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Special deliveries

"Special deliveries" Continued...

Issue: "Terrorism: Unmasked men," Oct. 16, 2004

When the church challenged members to sell a valuable possession, 200 did, raising $83,000 for various programs, including a $15,000 check for Heritage House. "When we took it to them, we sat in a circle with Heritage directors and some of the girls, and they just wept," Mr. Shirk said. "They couldn't believe people would bring them resources like that from a church."

The home used some of the money to start an onsite computer lab, and some to meet the individual educational needs of residents. Calvary women visit the home regularly, cooking large meals for the girls. The Heritage staff has allowed at least one onsite Bible study.

Mr. Shirk said Calvary is now taking its outreaches to the next phase: "We're asking, 'How do we turn these good deeds into good news?'"

Kelly had never heard the good news when she moved into the Wellspring Home, a church-run women's rehabilitation home in Peachtree City, Ga. Diagnosed schizophrenic and bipolar at 14, she survived a rocky adolescence, then bounced between college and drug rehab, until marrying in 1996 a man who that Christmas beat her up so badly a judge sentenced him to three years in prison.

The couple reunited on his release, but split in summer 2003 only to hook up again for a business deal: "He would pimp me out," said Kelly, who asked that WORLD use only her first name for safety reasons. "We both came up with a master plan to do this. He was driving me and I was giving him the money. For a while, I felt good. In a warped way, I thought I was helping him pay his bills."

A month into it, though, she wanted to stop. "It was making me feel disgusting. It was something I had always looked down on other people for, even strippers and exotic dancers."

There are plenty of those in Metro Atlanta. According to Wellspring co-founder Mary Frances Bowley, about 6,000 young women participate in the city's sex industry-strip clubs, dance clubs, prostitution. Most have suffered severe trauma at an early age. That's why two area churches teamed with a program called Victoria's Friends to open Wellspring, a Christ-centered refuge for women escaping sexploitation.

Victoria's Friends is a nonprofit that reaches out to women trapped in the sex industry. Southcrest Church in Noonan, Ga., and Grace Evangelical Church in Fayetteville joined with the group and a local contractor to fund, build, and open Wellspring in January 2002. Today, 22 Atlanta churches support the six-bed facility with donations and volunteers.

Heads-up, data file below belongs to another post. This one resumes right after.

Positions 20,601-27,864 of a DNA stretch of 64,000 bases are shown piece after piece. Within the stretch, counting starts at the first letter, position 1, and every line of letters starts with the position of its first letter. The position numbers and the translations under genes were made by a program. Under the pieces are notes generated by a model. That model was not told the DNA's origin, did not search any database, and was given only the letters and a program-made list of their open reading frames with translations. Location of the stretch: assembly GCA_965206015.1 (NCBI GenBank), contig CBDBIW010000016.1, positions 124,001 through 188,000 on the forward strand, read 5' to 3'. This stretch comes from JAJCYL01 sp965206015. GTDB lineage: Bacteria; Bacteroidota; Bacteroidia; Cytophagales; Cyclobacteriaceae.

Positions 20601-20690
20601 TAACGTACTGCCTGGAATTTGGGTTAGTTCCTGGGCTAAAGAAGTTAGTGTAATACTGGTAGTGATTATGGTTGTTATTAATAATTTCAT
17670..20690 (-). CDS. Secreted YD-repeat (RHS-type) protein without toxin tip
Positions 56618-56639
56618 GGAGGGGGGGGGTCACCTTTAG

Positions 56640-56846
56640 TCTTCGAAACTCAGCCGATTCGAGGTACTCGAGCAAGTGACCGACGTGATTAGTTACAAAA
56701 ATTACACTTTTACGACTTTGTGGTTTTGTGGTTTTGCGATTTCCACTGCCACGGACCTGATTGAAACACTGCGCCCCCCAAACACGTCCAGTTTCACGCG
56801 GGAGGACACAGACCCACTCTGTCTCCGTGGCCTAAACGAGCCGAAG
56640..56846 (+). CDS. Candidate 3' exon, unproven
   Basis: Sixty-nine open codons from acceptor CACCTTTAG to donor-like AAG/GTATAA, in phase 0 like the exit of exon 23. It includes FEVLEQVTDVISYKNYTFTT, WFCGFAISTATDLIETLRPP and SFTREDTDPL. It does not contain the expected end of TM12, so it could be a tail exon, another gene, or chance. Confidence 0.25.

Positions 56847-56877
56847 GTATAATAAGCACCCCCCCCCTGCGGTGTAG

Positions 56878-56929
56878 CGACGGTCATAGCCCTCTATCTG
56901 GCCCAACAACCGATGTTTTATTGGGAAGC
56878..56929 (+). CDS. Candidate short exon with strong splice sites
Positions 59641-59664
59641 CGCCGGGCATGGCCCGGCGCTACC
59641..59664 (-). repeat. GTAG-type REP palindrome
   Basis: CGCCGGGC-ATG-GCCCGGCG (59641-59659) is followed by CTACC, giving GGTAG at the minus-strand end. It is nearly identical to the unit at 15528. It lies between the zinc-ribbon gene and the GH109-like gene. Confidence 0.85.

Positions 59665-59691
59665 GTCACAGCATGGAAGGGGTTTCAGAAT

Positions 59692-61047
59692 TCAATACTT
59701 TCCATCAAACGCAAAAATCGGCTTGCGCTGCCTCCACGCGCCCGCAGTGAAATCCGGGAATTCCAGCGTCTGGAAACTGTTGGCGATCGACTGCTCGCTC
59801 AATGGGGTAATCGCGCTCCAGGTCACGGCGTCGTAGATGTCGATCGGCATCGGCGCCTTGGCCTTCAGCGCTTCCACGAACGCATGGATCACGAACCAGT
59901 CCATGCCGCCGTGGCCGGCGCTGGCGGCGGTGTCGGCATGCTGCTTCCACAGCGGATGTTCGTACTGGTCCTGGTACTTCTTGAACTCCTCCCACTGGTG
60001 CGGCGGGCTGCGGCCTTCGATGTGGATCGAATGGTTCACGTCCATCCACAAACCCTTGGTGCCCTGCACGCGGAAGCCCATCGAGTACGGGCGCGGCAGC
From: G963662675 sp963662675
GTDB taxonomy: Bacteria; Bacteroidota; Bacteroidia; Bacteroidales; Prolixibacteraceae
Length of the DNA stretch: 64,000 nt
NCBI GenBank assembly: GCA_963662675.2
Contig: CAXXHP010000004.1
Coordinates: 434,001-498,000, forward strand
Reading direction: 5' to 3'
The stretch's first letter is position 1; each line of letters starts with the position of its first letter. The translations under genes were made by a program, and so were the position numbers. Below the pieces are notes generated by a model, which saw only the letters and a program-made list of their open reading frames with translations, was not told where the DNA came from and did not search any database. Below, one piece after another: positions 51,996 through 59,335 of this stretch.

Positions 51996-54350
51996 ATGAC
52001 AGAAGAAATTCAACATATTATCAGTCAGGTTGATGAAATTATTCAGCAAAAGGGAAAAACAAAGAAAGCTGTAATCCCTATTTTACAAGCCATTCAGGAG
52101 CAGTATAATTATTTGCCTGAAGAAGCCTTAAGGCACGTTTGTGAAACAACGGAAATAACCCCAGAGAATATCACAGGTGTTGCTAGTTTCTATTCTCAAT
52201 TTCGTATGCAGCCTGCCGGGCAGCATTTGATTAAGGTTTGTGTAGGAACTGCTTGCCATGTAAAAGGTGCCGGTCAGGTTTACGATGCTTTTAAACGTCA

Wellspring's program is nine months long-six months residential and three months living in a transitional "host home" with a Christian family or woman, during which the women are required to work. During the residential portion, residents concentrate on recovery. Church volunteers teach classes on self-care and practical living, but the greatest emphasis is on Christ.

Kelly is now living in a host home. Her husband hadn't wanted her to quit prostitution, and a series of threats led to his final assault: While they sat in his truck one day, he wrapped his hands around her throat and began to strangle her. Kelly struggled for breath and kicked wildly, finally cracking his windshield. When she managed to mouth "I love you," he stopped his attack.

Kelly cycled through mania and depression. "I was completely out of control, drunk most of the time, depressed, suicidal," she said. Her behavior landed her in jail, where she spent last Christmas and New Year's Eve. While there, she heard about Wellspring and was accepted into the program.

"Those first six months just gave me time to concentrate on getting better," she said. "I was able to learn how to deal with everyday life. I got up every morning and learned about God. I didn't know God. . . . I didn't know the only way we find significance is through God."

Now in Wellspring's host-home phase, Kelly works in a restaurant making sandwiches. She spends evenings visiting her 8-year-old son at her parents' house. Her plans beyond Wellspring mainly involve putting one foot in front of the other-but along a path she'd thought was out of reach until now.

"I plan on getting up in the morning, getting my son on the school bus, going to work, and being here when my son gets home," she says, adding that she's trying to mend her relationship with him after multiple stints in rehab built distance between them.

Meanwhile, Wellspring's founding churches are trying to provide a conduit for Christian families and individuals to help those in need.

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